Making the Most of Your EFFL Lesson Debrief
We believe that students learn best when given opportunities to pose and explore questions, make sense of new ideas in an accessible and engaging context, and have discussions with their peers. This is why we start each lesson with an activity that students work on in groups. We also believe that the teacher plays a key role in leveraging student contributions to build toward the learning outcomes of the lesson. In the debrief portion of the lesson, the teacher facilitates a discussion that draws on student thinking to make key ideas visible.
The debrief, or consolidation, of the activity is perhaps the most critical part of the lesson, given that students have already had ample time to talk through their ideas in groups. The purpose of the debrief is three-fold:
Formalize the learning by adding academic vocabulary and mathematical notation in the margin notes
Emphasize key understandings from the lesson
Honor student contributions and strategically position students as capable mathematicians
Let’s unpack what goes into facilitating an effective debrief.
To prepare for a good debrief, first go through the lesson as a student. Try to anticipate how your students might approach the problems and what strategies they might use. We recommend writing these down and then brainstorming a few assessing and advancing questions you could ask to link the group’s strategy to the desired learning outcomes of the day. Then read the lesson post for our lesson suggestions and make note of important things you want to include. Look at the margin notes written in red on the answer key to determine the key ideas to point out as you go over the activity.
During the Activity
As you are monitoring groups, keep track of which strategies each group uses. If you hear a student say something really insightful, jot it down, then ask him/her if they would be willing to share that idea in the whole group, or ask him/her to write it up on the board. Particularly, look for students whose voices may be less dominant in class discussions or whose mathematical status needs to be reinforced.
To get answers written on the board, you can specifically choose which group and/or student writes up which question, or you can distribute a whiteboard marker to each group and allow them to choose one group member to write up whichever question they choose. You can even vary the structure from day to day depending on timing and goals for the lesson.
During the Debrief
As the groups are done or wrapping up, call the class back together and have them get out their colored pens (we like Papermate Flairs!). Explain that anything that is written in colored pen is considered “notes” and describes the essential understandings, key vocabulary, and important notation that students will be expected to know. Students can think of their original work as their “rough draft” thinking and the red margin notes as the class consensus.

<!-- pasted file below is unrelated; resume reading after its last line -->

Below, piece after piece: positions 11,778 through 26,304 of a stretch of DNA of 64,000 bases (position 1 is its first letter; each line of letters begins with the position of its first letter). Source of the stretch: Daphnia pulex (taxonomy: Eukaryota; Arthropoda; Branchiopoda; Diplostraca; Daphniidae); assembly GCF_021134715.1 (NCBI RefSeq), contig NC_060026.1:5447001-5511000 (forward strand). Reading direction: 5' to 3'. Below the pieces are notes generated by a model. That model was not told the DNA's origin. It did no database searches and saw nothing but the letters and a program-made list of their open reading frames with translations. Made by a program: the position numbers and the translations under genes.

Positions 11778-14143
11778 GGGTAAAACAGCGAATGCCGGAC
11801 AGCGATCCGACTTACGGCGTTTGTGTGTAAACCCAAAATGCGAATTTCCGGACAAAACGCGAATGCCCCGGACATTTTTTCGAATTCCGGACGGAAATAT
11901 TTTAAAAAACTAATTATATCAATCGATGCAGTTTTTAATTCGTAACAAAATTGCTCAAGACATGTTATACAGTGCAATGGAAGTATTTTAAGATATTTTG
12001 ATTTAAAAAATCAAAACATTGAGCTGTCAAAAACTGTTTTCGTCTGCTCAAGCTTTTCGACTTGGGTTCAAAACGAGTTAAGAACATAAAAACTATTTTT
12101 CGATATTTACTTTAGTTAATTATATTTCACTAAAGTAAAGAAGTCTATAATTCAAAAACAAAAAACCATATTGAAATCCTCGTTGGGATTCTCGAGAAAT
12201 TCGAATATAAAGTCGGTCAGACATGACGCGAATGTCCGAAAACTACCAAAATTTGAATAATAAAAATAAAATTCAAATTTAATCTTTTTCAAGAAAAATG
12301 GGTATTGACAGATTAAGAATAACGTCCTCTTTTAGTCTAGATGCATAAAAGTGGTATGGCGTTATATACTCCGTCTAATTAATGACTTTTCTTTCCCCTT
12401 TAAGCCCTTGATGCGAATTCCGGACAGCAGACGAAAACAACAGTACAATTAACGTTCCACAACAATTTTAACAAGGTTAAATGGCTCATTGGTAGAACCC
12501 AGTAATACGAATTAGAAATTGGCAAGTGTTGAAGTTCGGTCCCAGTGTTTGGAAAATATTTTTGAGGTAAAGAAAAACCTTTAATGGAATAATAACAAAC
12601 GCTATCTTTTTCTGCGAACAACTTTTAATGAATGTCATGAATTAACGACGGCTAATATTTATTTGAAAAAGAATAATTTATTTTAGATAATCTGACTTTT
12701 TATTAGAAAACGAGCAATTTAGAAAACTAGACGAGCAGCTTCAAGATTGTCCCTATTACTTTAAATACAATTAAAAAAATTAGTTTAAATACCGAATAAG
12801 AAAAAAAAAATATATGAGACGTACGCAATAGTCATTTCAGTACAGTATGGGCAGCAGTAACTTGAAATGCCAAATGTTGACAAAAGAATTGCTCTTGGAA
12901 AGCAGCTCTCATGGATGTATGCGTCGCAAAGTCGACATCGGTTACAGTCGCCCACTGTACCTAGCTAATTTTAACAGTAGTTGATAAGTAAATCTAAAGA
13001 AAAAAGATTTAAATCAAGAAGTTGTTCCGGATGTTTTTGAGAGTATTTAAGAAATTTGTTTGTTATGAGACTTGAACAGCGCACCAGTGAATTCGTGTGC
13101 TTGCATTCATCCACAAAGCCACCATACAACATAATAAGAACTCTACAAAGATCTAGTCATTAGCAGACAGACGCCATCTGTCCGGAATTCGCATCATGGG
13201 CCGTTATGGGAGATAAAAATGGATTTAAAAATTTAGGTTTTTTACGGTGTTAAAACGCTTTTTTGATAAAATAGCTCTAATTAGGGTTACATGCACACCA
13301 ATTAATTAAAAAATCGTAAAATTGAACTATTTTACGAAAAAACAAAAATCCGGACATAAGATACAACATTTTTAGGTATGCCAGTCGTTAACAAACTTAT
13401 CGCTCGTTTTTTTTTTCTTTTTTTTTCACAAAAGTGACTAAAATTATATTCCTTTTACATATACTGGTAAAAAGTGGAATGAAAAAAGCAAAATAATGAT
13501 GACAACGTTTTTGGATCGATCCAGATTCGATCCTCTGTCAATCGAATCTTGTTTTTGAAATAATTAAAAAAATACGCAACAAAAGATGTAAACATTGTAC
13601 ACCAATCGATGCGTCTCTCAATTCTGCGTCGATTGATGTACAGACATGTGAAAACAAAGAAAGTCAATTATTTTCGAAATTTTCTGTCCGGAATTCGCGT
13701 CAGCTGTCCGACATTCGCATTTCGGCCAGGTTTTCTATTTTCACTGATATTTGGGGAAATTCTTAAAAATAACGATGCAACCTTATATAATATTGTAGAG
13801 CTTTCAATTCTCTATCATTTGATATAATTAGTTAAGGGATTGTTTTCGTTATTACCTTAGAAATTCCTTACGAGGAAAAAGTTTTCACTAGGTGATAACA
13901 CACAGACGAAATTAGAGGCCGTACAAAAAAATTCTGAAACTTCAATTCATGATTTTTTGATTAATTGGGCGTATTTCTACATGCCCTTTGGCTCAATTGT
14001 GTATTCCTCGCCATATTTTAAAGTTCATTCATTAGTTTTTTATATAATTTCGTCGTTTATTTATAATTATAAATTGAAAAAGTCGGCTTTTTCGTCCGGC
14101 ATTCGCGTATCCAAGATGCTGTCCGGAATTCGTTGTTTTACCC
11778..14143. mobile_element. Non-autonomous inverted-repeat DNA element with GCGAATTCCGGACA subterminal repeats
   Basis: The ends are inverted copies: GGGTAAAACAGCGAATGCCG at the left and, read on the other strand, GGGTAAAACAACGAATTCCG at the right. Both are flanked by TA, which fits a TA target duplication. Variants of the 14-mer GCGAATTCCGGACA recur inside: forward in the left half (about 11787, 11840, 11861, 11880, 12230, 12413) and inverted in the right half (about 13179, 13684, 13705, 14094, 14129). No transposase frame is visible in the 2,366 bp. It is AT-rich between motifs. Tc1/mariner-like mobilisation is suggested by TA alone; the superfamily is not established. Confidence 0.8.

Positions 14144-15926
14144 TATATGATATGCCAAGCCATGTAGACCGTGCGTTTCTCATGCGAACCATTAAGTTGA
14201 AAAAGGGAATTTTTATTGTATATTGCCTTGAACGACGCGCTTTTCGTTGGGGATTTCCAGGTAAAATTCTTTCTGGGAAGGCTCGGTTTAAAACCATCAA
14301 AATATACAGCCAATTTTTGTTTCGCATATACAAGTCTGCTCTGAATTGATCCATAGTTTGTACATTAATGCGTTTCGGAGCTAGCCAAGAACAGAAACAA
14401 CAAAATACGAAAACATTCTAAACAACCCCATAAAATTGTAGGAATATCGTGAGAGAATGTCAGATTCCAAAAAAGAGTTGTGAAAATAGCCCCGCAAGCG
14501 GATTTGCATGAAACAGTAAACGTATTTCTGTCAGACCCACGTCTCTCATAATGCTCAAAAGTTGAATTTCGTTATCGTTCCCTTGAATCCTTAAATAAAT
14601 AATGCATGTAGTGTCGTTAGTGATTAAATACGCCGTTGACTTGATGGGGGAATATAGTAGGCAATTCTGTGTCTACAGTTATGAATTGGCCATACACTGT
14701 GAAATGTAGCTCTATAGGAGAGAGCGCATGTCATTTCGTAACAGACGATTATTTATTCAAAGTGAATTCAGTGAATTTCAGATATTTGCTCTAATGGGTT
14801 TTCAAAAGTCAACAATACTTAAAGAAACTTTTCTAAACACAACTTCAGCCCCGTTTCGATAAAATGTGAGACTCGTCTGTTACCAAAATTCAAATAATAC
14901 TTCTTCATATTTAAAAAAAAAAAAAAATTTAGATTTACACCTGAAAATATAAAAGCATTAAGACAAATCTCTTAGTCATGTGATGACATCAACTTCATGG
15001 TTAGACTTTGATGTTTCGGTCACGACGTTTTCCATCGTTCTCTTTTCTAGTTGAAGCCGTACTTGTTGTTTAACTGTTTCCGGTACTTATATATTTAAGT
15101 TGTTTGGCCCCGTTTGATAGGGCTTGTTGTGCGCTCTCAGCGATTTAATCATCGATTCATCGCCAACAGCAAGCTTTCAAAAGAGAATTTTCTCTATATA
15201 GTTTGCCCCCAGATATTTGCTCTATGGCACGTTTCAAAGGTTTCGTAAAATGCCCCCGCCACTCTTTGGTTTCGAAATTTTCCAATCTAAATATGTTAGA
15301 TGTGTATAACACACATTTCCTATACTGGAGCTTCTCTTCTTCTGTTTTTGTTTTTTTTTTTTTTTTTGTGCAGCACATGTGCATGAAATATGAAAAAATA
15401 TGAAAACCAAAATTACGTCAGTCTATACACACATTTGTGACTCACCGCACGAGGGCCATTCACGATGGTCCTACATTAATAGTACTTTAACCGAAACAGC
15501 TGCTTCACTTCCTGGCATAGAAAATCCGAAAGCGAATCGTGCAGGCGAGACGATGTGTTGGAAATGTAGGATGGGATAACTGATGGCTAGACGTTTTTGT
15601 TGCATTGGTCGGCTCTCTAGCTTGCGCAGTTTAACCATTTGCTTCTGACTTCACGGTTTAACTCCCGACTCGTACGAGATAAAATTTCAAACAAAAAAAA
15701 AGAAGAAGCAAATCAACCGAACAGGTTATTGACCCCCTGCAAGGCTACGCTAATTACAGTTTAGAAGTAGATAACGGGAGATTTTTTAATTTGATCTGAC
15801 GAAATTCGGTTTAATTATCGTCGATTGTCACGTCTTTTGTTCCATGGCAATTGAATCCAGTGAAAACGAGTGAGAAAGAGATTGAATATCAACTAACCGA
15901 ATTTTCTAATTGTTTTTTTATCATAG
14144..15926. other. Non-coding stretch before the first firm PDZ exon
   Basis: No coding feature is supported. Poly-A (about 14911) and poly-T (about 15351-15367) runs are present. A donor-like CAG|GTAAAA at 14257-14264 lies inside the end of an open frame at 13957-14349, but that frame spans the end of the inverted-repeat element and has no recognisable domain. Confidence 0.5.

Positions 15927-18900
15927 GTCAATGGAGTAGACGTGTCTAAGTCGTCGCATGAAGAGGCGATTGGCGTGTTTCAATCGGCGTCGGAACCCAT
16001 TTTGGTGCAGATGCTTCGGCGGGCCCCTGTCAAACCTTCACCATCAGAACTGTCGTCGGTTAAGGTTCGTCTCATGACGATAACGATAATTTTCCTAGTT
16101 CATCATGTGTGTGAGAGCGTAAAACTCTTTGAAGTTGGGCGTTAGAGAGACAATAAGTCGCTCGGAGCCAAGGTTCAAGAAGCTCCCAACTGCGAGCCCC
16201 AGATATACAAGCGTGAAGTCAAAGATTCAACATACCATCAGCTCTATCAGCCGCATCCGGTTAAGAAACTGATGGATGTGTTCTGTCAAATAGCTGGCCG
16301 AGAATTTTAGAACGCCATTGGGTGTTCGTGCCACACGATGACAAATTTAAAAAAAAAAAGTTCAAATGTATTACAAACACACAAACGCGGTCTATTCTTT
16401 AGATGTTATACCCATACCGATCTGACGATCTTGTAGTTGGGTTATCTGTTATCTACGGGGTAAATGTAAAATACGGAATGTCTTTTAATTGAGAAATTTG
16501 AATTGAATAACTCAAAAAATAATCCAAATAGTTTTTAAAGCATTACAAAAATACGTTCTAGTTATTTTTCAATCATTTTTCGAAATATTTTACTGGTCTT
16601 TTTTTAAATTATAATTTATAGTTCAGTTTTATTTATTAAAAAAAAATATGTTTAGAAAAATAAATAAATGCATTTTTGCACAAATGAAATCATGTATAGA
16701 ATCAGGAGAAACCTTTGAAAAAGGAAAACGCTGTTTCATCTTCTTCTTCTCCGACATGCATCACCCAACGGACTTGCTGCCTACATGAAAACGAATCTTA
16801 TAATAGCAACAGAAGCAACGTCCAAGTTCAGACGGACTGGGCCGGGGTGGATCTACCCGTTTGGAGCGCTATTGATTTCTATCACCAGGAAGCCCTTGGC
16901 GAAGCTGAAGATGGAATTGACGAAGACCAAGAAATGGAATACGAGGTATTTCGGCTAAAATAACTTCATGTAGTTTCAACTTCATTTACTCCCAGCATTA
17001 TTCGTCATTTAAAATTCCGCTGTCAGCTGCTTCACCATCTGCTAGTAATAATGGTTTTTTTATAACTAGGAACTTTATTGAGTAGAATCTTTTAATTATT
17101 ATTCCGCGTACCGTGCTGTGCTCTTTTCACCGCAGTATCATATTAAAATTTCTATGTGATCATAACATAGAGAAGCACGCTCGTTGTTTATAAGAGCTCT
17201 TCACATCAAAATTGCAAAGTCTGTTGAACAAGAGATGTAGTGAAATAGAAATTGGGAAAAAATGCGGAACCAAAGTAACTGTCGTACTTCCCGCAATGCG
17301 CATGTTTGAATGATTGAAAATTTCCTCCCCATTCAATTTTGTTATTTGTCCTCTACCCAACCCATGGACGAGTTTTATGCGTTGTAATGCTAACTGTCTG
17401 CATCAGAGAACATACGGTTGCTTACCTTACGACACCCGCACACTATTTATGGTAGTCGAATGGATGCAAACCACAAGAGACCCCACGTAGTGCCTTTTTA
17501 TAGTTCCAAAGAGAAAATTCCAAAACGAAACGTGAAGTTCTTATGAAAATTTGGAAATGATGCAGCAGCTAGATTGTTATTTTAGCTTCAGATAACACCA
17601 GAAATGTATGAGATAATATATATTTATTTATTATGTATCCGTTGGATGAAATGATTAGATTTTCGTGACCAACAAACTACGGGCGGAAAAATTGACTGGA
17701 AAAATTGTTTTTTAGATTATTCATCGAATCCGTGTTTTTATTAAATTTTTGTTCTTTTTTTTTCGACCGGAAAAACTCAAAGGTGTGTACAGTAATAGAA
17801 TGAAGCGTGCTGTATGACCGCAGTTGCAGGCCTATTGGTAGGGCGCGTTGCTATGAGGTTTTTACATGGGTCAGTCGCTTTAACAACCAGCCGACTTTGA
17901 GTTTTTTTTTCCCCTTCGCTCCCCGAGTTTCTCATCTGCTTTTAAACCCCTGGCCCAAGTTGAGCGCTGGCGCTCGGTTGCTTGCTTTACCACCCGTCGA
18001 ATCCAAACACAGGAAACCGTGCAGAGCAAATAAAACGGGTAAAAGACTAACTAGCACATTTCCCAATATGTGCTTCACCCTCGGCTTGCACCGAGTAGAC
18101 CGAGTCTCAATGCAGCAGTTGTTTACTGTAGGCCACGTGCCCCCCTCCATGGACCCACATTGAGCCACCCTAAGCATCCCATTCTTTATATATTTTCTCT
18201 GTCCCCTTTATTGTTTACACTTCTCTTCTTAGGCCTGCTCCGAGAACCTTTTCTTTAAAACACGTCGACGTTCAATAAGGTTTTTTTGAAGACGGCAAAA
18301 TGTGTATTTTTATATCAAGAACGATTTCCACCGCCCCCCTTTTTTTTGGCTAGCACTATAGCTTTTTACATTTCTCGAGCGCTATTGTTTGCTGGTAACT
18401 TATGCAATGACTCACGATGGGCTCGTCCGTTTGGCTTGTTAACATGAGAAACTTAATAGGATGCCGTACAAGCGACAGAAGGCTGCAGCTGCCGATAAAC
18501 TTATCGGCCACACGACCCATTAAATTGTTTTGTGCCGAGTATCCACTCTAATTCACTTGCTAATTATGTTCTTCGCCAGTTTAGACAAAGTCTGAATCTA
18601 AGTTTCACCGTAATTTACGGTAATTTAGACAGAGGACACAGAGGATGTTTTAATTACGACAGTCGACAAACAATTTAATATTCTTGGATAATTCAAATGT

Ask groups and particular students to share out their group’s strategy and how they came up with the answer they wrote on the board. Often students will only write part of their answer on the board or leave off explanations, so use assessing questions to draw out student thinking. Your goal is to make the group’s thinking accessible to others in the class. You can have students from other groups summarize or paraphrase the response to promote active listening. Thank the student for their response, then add the appropriate notes in the margin, linking as directly as possible to the student contribution (e.g. “Shamirah just said that at x=3, the function is getting closer and closer to 5. We call that the limit of the function as x approaches 3”).
You do not have to debrief every question with this level of depth, and there are questions you may wish to skip entirely during the debrief. Alternatively, there are questions where you might want to highlight more than one group’s answer, as this is a great opportunity to emphasize multiple solution paths and acknowledge competence by naming strategies after the students (“Jared’s strategy” and “Vanessa’s strategy”), which you can refer to again later.
It is important that you do not re-go-over all the steps to solving each problem, because students will realize that they can stall in their groups and you will just give them the answer later. Only if there is mass confusion or many students did not get a particular question is it worth going over a particular question step-by-step as a whole group.
After the Debrief
We like to use a consolidation prompt right before we turn to the Important Ideas by asking students to do a quick turn-and-talk with questions like “What’s one new thing you learned after today’s lesson? What’s one thing you’re still unsure about?” or “What was the big idea of today’s lesson?” The more you can get students to talk, process, and reflect during a lesson, the better!